Paul Rolland (1911–1978), Professor of Violin at the University of Illinois and one of the founders of the American String Teachers Association, is internationally renowned for his approach to string teaching. Born in Budapest, Hungary, he graduated from the Franz Liszt Academy of Music coming to the United States in 1938.
Rolland is best known for his work with the University of Illinois String Research Project, a government-funded project that took place in the late 1960s. Its final report was documented in his book and co-authored by Marla Mutschler: The Teaching of Action of String Playing. Its accompanying DVD with the same title features children from the String Research Project classes. Covering topics of string instruction for use during the first two years of study, the Actions have helped students of all ages as well as the teacher’s own comfort in playing.
Rolland stressed the importance of “freedom and ease in playing, and the use of good motion patterns free from excessive tension.” Rolland broke down violin technique into many individual and sequential motions for successful development. The videos show Rolland’s detailed examination of every muscle, every basic movement of holding and using the violin and bow, and the principles that underlie each movement. Rolland created games for young students to play in both private lessons and as a group to make learning a fun experience. He was convinced that the first years of learning are the most important.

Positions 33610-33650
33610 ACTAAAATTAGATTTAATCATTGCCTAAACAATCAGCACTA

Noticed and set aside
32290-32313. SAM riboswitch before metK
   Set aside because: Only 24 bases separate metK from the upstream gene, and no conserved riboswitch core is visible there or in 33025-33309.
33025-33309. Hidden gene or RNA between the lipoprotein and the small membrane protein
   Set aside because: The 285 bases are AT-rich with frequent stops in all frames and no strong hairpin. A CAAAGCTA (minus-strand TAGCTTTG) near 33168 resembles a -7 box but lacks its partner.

Rolland believed that students should be exposed to contemporary music and composers at an early age. He selected repertoire that incorporated music of the American composer Richard Wernick and Hungarian composer Béla Bartók, for example. He also worked closely with composer Stanley Fletcher with whom he published New Tunes for Strings. These are pieces composed by Fletcher with instructional design by Rolland.
Paul Rolland’s influence is still seen in many of today’s leading pedagogues.
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